Glutamic acid3.10 g
Glycine0.82 g
Proline0.91 g
Serine1.62 g
Tyrosine0.96 g

Protein Quality

Egg whites offer a good quality source of protein.

Firstly, eggs contain all nine essential amino acids in sufficient amounts.

  • Total protein per serve: 24 grams
  • DIAAS: 1.13 (high quality)
  • PDCAAS: 1.00

Due to the amino acid profile of egg protein, it is a high-quality and bioavailable protein (4).

On the negative side, egg white protein powder is prone to clumping and does not mix well. It can also lead to side effects, such as bloating and nausea (8).

Key Point: Egg white is a good quality protein powder, but it has some drawbacks too.

4) Hemp Protein

Hemp Protein Powder In a Large Measuring Scoop.

Hemp protein powder comes from hemp seeds and combines two forms of protein; albumin and edestin (9).

Hemp is one of the newer proteins on the market, and it is suitable for vegans.

Nutrition and Amino Acid Profile

Nutrition Facts For Hemp Protein (per 30g)
Calories/NutrientAmount
Calories112.50 kcal
Carbohydrate9.38 g
Fat2.81 g
Protein13.13 g
Essential Amino AcidsAmount
Histidine0.47 g
Isoleucine0.66 g
Leucine1.03 g
Lysine0.75 g
Methionine0.38 g
Phenylalanine0.75 g
Threonine0.56 g
Tryptophan0.19 g
Valine0.75 g
Non-Essential Amino AcidsAmount
Cysteine0.19 g
Tyrosine0.56 g

Protein Quality

As shown in the nutritional values, hemp is not an isolated source of protein, and it also contains carbohydrate and fat.

For this reason, the total protein per serving is lower than most other protein powders.

  • Total protein per serve: 15.0 grams
  • DIAAS: N/A
  • PDCAAS: 0.63 – 0.66

The PDCAAS score for hemp protein ranges from 0.63 to 0.66, but there are no available DIAAS scores. The limiting amino acid in hemp protein is lysine (10).

Key Point: Hemp protein has a reasonable amino acid profile, but it is lower in total protein than other options.

5) Milk Protein Isolate

Milk protein isolate is a concentrated form of milk solids that contains both whey and casein proteins.

As a result, it contains the same types of protein as found in regular milk.

Nutrition and Amino Acid Profile

Nutrition Facts For Milk Protein Isolate (per 30g)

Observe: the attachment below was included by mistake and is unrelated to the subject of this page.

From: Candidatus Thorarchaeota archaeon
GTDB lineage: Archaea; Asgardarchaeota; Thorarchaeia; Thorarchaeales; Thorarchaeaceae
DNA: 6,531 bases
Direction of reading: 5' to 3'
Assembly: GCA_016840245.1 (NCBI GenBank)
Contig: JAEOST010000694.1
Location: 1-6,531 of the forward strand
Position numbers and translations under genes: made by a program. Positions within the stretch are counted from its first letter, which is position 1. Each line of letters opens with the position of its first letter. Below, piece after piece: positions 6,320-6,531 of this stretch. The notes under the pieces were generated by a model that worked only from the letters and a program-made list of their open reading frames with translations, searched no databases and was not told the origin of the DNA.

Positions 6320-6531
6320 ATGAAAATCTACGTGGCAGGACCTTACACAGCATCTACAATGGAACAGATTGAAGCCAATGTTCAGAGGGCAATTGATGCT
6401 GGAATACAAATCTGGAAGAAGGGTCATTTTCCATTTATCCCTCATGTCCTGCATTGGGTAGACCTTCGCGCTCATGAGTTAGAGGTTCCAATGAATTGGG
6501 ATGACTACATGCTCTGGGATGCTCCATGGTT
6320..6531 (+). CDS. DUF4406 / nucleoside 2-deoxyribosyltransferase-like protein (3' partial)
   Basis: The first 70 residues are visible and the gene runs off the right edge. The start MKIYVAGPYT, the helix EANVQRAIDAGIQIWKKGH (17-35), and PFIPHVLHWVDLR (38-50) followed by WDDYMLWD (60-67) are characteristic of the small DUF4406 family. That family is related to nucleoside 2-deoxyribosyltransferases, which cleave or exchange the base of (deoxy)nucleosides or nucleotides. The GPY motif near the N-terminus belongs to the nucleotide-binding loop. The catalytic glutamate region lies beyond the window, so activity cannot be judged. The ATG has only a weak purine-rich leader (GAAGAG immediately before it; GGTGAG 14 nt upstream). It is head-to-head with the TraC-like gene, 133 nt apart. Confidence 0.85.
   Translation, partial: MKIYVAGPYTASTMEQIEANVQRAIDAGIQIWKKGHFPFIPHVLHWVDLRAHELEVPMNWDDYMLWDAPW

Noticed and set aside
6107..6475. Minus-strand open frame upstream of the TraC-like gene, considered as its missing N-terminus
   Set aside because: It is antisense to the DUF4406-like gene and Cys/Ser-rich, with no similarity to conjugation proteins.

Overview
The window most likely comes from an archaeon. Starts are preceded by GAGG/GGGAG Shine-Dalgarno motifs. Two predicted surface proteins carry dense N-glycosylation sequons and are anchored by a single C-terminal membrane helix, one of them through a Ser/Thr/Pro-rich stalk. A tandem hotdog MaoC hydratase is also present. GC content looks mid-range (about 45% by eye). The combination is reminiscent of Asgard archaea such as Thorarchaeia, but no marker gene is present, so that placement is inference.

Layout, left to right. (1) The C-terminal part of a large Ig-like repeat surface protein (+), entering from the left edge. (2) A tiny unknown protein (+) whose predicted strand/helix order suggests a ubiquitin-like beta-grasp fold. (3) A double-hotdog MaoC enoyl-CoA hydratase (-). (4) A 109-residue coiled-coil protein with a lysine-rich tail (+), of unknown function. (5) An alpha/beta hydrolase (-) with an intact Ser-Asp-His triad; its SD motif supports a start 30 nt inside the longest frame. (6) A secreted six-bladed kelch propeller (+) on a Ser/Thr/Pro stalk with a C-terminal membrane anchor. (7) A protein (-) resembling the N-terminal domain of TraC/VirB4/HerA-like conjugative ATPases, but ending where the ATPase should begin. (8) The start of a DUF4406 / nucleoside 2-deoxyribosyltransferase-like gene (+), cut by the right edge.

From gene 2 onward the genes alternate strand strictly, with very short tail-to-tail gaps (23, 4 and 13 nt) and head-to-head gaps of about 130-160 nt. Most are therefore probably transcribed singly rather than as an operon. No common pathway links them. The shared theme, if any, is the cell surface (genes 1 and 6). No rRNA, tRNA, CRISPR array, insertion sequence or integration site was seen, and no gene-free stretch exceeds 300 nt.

Calories/NutrientAmount
Calories104 kcal
Carbohydrate0 g
Fat0 g
Protein26.1 g
Essential Amino AcidsAmount
Histidine1.20 g
Isoleucine1.33 g
Leucine2.58 g
Lysine2.11 g
Methionine0.78 g
Phenylalanine1.28 g
Threonine1.20 g
Tryptophan0.42 g
Valine1.70 g
Non-Essential Amino AcidsAmount
Alanine0.89 g
Arginine1.10 g
Aspartic acid
Cysteine0.21 g
Glutamic acid5.50 g
Glycine0.50 g
Proline2.61 g
Serine1.46 g
Tyrosine1.38 g

Protein Quality

Similar to all dairy products, milk protein isolate is an excellent source of bioavailable amino acids;

  • Total protein per serve: 26.1 grams
  • DIAAS: 1.18 (high quality)
  • PDCAAS: 1.00
Key Point: Milk protein isolate is one of the highest quality protein powders.

6) Pea Protein Concentrate

Pea Protein Powder.

Pea protein is another of the more recently trendy protein powders, and it is also the key ingredient in Beyond Meat burgers.

The production process for this protein is quite complex, and it involves (11);

  • Drying the peas
  • Removing the outer fiber-based layers
  • Milling and then separating the proteins and carbohydrates
  • Using an isoelectric precipitation method to isolate the protein

Nutrition and Amino Acid Profile

Nutrition Facts For Pea Protein Concentrate (per 30g)
Calories/NutrientAmount
Calories111 kcal
Carbohydrate0.60 g
Fat1.65 g
Protein24.0 g
Essential Amino AcidsAmount
Histidine0.45 g
Isoleucine1.14 g
Leucine1.98 g
Lysine1.89 g
Methionine0.18 g
Phenylalanine1.20 g
Threonine0.81 g
Tryptophan0.18 g
Valine1.51 g
Non-Essential Amino AcidsAmount
Alanine0.99 g
Arginine1.86 g
Aspartic acid2.58 g
Cysteine0.30 g
Glutamic acid3.60 g
Glycine0.84 g
Proline0.81 g
Serine1.95 g
Tyrosine0.96 g

Protein Quality

Pea protein is relatively low in methionine and cysteine.

However, the amino acid profile and bioavailability are reasonably good for a plant-based protein powder.

  • Total protein per serve: 24.0 grams
  • DIAAS: 0.82 (medium quality)
  • PDCAAS: 0.89
Key Point: Pea protein is one of the best vegan-friendly protein powders.

7) Skim Milk Protein Powder

Skim milk protein is another dairy-based protein powder that is primarily a source of casein.

Although not as common as whey protein, casein-based proteins are still a popular choice in the world of supplements.

One of the main benefits of casein is that it is a slow-digesting protein that steadily releases amino acids into the blood (12).

For this reason, many athletes/bodybuilders take a source of casein before bed.

Nutrition and Amino Acid Profile

Nutrition Facts For Skim Milk Protein (per 30g)
Calories/NutrientAmount
Calories110 kcal
Carbohydrate0 g
Fat0 g
Protein26.0 g
Essential Amino AcidsAmount
Histidine0.75 g
Isoleucine1.33 g
Leucine2.36 g
Lysine1.94 g
Methionine0.70 g
Phenylalanine1.26 g
Threonine1.07 g
Tryptophan0.33 g
Valine1.73 g
Non-Essential Amino AcidsAmount
Alanine0.72 g
Arginine0.89 g
Aspartic acid1.70 g
Cysteine0.09 g
Glutamic acid5.20 g
Glycine0.44 g
Proline2.45 g
Serine1.47 g
Tyrosine1.35 g

Protein Quality

According to protein quality scores, skim milk protein has good bioavailability.

However, it doesn’t quite match up to other dairy protein powders such as whey and milk protein (13);

  • Total protein per serve: 26.0 grams
  • DIAAS: 1.05 (high quality)
  • PDCAAS: 1.0
Key Point: Skim milk protein has a good amino acid profile and it has high digestibility.

8) Soy Protein Isolate

When it comes to plant-based proteins, soy protein isolate is probably the highest quality.

With the first production starting in 1959, soy protein isolate has been under production for several decades now (14).

Nutrition and Amino Acid Profile